Bougainvilleas are one of the most popular tropical plants to grow. They are common to Mediterranean areas and the Southern Hemisphere. They bloom in massive displays of reds and pinks. Bougainvilleas grow thorns on their branches that are toxic to the touch and cause contact dermatitis. Some newer varieties of bougainvillea are nearly thornless.
Bougainvillea is a tropical and semi-tropical woody evergreen vine. It has many trunks and winding branches that grow to a height of 20 to 25 feet. Bougainvillea flowers are small and white, surrounded by colorful paper-thin bracts. Leaves are dark green and ovoid or heart-shaped. The trunk and branches are covered with needlelike spines. The spines are tipped in a black, waxlike substance.
The waxlike substance on bougainvillea spines is toxic and causes skin irritation when touched. This skin rash is known as contact dermatitis. Bougainvillea is not considered a toxic plant to ingest. It is listed by the University of Iowa Hospital as nontoxic. The skin rash is a potential irritant to pets as well as children and adults.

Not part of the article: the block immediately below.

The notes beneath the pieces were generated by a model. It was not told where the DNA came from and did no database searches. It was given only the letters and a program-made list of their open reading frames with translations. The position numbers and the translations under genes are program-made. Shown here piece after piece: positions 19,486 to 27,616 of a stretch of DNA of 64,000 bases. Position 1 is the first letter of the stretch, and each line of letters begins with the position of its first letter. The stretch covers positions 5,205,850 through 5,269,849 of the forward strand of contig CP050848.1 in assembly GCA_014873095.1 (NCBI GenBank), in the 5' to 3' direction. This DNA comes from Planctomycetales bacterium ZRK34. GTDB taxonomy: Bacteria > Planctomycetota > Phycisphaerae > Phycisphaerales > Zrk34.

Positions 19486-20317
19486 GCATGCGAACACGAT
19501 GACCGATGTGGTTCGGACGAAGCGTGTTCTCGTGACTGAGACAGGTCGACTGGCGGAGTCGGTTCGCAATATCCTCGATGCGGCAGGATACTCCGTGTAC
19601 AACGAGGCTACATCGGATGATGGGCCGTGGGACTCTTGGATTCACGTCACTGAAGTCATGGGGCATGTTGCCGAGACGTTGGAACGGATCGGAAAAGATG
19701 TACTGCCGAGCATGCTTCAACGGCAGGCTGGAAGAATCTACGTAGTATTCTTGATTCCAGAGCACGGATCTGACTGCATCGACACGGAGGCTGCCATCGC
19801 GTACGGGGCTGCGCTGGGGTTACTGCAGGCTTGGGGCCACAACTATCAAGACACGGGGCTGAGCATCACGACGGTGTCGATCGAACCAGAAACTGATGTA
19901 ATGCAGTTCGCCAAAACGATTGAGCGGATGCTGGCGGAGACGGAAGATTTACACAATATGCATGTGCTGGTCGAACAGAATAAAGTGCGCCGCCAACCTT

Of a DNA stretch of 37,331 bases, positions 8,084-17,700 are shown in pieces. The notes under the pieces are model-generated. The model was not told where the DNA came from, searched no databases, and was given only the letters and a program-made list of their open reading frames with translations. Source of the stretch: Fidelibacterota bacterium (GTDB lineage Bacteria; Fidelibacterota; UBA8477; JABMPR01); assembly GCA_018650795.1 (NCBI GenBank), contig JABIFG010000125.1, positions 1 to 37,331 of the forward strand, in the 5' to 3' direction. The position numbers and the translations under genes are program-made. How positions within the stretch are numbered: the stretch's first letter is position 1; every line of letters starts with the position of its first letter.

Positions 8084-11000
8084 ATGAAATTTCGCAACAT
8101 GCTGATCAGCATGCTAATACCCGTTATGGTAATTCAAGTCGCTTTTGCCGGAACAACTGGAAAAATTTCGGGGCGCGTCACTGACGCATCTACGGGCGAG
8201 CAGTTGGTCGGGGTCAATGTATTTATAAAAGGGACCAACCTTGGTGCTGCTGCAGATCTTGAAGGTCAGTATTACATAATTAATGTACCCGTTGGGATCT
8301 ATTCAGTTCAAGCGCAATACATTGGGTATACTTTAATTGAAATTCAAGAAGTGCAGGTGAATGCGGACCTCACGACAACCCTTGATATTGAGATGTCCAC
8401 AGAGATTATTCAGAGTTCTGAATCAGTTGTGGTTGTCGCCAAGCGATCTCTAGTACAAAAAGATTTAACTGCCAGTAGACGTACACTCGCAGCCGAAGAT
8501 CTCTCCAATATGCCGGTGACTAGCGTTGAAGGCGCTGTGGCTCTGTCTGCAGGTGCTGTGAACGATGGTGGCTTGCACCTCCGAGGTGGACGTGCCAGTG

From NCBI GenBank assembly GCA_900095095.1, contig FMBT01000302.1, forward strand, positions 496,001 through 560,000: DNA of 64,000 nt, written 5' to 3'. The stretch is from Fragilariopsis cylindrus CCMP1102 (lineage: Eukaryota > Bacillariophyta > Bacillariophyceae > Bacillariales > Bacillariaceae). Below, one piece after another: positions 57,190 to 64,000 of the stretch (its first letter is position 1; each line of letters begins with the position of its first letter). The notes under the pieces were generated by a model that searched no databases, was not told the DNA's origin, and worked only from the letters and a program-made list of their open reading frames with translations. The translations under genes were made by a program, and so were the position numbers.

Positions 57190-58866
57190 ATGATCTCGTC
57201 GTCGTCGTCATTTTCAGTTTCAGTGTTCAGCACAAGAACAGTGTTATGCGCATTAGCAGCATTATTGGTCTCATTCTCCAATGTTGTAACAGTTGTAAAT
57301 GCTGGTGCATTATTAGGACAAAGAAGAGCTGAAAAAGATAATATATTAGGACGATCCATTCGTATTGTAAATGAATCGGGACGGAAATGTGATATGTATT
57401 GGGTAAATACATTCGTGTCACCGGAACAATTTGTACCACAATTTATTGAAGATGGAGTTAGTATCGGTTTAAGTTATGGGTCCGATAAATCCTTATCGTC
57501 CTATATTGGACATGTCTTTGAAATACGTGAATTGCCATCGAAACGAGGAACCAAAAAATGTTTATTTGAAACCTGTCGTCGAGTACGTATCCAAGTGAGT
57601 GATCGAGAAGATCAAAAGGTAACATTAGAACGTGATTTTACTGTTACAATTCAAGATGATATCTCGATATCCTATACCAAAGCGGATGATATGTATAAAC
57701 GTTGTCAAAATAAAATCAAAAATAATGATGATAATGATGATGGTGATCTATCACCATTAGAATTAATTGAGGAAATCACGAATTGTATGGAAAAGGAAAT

Symptoms of bougainvillea toxicity are a skin inflammation and rash on the body parts that were scratched by bougainvillea thorns. The rash is itchy, confined to a particular area and has clearly defined edges. The rash may develop within a few minutes if scratches are extensive or deep. Itching can be severe, and the rash may develop small red bumps or blisters.
Treatment for bougainvillea toxicity is the same as in all cases of contact dermatitis. Wash the area that has come into contact with the thorns. Use mild soap and water to remove the remaining toxic substance from the skin. If the rash is severe, use a wet gauze bandage as a covering. Change this frequently so gauze remains cool to the touch. The rash and redness usually heal within one week if there is no more exposure to the toxic thorns.
The most effective solution to bougainvillea toxicity is to wear heavy garden gloves and long sleeves when working with the plant. It is toxic only when skin is scraped by the thorns. There are several nearly thornless varieties of bougainvillea available in the 'Bambino' series of dwarf plants.